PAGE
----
Billy Jay Watson and Allison Watson initiated an action against Jacinto Morales and Dollar Construction Company seeking to recover damages for injuries sustained when a vehicle driven by Morales struck Billy Jay Watson. Originally filed in DeKalb County on July 17, 1991, the suit named Dollar Construction Company as the sole defendant and identified Jack Reuben, whose address was in Louisville, Jefferson County, Georgia, as registered agent. It is not known if Jack Reuben was ever served with the suit, and the issue is of no consequence, as Dollar Construction Company was voluntarily dismissed from the action on August 14, 1991. On the same date, without leave of court, the Watsons filed an amended complaint naming Dollar Concrete Construction Company as the sole party defendant, identifying Muriel Dollar as the registered agent, and asserting that the corporation had already been served in Fayette County. It is uncontested that Muriel Dollar was personally served on August 8, 1991 with a copy of the original complaint naming Dollar Construction Company as defendant, although the original return of service from Fayette County was not filed with the Clerk of the Court of DeKalb County.
In January 1992, Dollar Concrete Construction Company filed an answer and motion to dismiss the action alleging that Dollar Concrete Construction Company had been added as a party defendant without leave of court, that the court lacked personal jurisdiction over the corporation, and asserting that the action was now barred by the statute of limitation. The trial court denied the motion to dismiss. We granted Dollar Concrete Construction Company's petition for interlocutory review.
In its single enumeration of error, Dollar Concrete Construction Company asserts that the trial court erred in denying its motion to dismiss. We agree. OCGA 9-11-21
states: "Misjoinder of parties is not ground for dismissal of an action. Parties may be dropped or added by order of the court on motion of any party or of its own initiative at any stage of the action and on such terms as are just. . . ." (Emphasis supplied.) In Aircraft Radio Systems v. Von Schlegell, 168 Ga. App. 109
, 111 (2) (308 SE2d 211
) (1983) this court held: "In order for an additional party to be added to an existing suit by amendment pursuant to OCGA 9-11-15
(Code Ann. 81A-115), leave of court must first be sought and obtained pursuant to OCGA 9-11-21
(Code Ann. 81A-121). [Cits.]" (Emphasis supplied.) The record in this case makes it clear that leave of court to add a party to the existing case by amendment was never sought nor obtained. "Section 81A-121 [OCGA 9-11-21
] parallels Rule 21 of the Federal Rules of Civil Procedure, and the Federal courts have long construed it to require the obtaining of leave of court when the plaintiff seeks to assert a claim against one who is not already a party to the proceedings. The adding or dropping of parties requires the exercise of a discretion by the court, and, without the requirement that leave of court be obtained in doing so, there could be no exercise of discretion. It is important that the status of parties not be altered or changed save under the supervision of the court. . . . Obtaining leave of court is a requisite." (Citations and punctuation omitted.) Robinson v. Bomar, 122 Ga. App. 564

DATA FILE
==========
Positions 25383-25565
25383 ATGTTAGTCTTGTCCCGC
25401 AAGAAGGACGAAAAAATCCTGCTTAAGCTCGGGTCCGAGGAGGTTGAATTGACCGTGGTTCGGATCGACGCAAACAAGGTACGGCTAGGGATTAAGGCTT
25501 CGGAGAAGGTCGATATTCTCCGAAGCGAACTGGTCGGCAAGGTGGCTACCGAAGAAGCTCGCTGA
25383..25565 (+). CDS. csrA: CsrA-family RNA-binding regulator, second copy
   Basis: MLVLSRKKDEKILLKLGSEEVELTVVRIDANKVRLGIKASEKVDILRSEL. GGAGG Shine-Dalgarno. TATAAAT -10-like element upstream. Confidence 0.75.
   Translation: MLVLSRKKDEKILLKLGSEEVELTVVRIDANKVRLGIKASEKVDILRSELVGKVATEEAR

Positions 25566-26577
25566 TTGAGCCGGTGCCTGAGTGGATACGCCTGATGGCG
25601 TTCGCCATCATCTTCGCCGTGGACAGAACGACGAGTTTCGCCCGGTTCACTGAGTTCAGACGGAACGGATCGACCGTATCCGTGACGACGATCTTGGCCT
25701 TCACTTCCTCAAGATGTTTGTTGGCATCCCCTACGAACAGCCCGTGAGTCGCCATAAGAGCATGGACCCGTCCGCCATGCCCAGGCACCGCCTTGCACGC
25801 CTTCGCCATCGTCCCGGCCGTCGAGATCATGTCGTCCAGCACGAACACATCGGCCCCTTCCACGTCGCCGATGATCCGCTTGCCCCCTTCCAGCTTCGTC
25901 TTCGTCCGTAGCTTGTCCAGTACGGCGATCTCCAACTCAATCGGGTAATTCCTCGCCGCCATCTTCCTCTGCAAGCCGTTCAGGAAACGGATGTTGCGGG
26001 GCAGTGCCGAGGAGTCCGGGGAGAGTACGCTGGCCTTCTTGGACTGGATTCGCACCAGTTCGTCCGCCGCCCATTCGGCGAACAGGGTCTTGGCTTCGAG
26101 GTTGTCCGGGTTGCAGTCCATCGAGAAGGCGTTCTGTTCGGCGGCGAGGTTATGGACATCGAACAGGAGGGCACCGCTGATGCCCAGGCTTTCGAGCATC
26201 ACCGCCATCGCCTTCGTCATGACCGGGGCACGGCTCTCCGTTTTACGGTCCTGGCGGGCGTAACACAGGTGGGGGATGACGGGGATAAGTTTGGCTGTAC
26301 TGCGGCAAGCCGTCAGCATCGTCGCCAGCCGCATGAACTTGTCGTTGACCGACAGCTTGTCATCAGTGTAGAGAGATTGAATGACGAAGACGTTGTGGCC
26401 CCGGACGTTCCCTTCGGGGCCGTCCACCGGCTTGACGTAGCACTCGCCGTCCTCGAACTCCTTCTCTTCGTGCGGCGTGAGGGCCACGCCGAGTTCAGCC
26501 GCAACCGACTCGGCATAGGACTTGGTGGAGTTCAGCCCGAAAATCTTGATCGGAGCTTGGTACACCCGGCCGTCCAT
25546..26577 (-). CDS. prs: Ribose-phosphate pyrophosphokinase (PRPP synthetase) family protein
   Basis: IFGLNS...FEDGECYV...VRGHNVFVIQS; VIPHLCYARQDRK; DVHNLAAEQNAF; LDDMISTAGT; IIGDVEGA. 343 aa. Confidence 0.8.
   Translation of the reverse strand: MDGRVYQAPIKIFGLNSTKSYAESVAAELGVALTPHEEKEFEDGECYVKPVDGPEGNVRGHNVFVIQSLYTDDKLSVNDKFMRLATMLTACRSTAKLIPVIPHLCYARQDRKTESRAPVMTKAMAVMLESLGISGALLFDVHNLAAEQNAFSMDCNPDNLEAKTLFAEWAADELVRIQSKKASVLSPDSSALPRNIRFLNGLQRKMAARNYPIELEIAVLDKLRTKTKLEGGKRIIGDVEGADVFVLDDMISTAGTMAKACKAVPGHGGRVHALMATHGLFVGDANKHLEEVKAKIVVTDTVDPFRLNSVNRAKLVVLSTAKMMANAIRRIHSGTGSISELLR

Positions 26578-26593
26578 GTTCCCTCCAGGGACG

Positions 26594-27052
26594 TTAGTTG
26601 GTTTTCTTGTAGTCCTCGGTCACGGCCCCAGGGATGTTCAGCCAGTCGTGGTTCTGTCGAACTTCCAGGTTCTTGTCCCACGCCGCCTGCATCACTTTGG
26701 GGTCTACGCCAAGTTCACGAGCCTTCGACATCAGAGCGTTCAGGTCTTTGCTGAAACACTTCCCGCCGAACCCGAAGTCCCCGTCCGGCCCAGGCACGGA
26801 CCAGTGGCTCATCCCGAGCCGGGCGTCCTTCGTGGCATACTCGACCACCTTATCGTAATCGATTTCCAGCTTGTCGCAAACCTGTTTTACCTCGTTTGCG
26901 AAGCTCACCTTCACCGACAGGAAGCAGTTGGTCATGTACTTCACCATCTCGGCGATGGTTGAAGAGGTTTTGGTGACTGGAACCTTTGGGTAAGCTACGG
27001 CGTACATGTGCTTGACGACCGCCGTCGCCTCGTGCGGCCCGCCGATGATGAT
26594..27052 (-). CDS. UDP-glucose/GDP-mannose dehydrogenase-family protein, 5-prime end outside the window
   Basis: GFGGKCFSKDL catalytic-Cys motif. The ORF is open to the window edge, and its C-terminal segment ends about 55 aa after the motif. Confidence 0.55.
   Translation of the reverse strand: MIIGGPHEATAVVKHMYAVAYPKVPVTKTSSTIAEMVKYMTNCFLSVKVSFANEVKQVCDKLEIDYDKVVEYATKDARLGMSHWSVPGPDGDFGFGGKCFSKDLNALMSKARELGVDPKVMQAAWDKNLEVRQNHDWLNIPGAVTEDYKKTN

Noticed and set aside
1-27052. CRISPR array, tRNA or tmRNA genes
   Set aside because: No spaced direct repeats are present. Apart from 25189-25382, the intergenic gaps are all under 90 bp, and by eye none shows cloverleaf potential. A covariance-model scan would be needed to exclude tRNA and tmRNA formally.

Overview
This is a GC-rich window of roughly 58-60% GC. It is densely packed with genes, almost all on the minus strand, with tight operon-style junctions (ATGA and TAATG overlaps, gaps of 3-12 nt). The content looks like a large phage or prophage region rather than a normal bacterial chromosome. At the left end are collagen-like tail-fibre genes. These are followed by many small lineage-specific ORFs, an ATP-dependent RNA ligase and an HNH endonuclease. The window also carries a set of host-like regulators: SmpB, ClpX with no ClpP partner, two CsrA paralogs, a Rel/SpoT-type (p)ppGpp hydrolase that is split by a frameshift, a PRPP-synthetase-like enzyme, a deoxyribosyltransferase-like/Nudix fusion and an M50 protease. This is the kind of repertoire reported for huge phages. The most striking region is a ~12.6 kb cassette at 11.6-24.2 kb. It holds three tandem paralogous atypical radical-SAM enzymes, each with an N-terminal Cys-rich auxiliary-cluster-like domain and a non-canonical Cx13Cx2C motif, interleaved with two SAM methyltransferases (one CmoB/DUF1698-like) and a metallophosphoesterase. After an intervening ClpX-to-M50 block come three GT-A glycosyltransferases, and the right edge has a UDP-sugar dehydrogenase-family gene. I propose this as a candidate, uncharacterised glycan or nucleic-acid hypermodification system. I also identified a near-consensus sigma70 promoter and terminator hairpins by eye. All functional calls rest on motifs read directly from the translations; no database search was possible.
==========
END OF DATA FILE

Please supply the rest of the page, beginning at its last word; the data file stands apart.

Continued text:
, 567 (2) (177 SE2d 815
The Watsons argue that the amendment served only to correct a misnomer in the style of the case, and therefore leave is not required. This is not a misnomer case, because both Dollar Construction and Dollar Concrete Construction Company were in existence on the date the action was filed. The Watsons' reliance on London Iron & Metal Co. v. Logan, 133 Ga. App. 692 (212 SE2d 21) (1975)
is misplaced. The London case, and a more recent case, Abbott v. Gill, 197 Ga. App. 245 (398 SE2d 225) (1990)
hold that when the real party defendant has been properly served, a plaintiff has the right to amend in order to correct the misnomer in the description of the defendant contained in the complaint. However, this principle cannot be applied here because Dollar Concrete Construction Company had never been properly served.
The Watsons submitted a copy of the sheriff's return of service as an exhibit to their brief in opposition to the motion to dismiss. Pretermitting whether we can consider the return of service since the original return of service was not filed with the clerk of the court of DeKalb County and is not part of the official record in the case, the return is defective on its face. It states that the deputy "Served defendant Dollar Concrete Construction, Co. . . ." and is dated August 8, 1991. Dollar Concrete Construction Company was not a defendant in the case on that date, nor was Muriel Dollar identified as registered agent. The return, and hence service, is fatally defective. The Watsons are asking this court to allow service on a non-party to an action and later allow them to amend the complaint to include the non-party in the action without leave of court, claiming that they can do so because service was valid. Such an end-run approach to joining proper parties to a suit flies in the face of even the most liberal application of the Civil Practice Act. Dollar Concrete Construction Company, who would have been the proper party, has never been served in this action and the trial court erred in denying its motion to dismiss.
Chambers, Mabry, McClelland & Brooks, Genevieve L. Frazier, for appellant.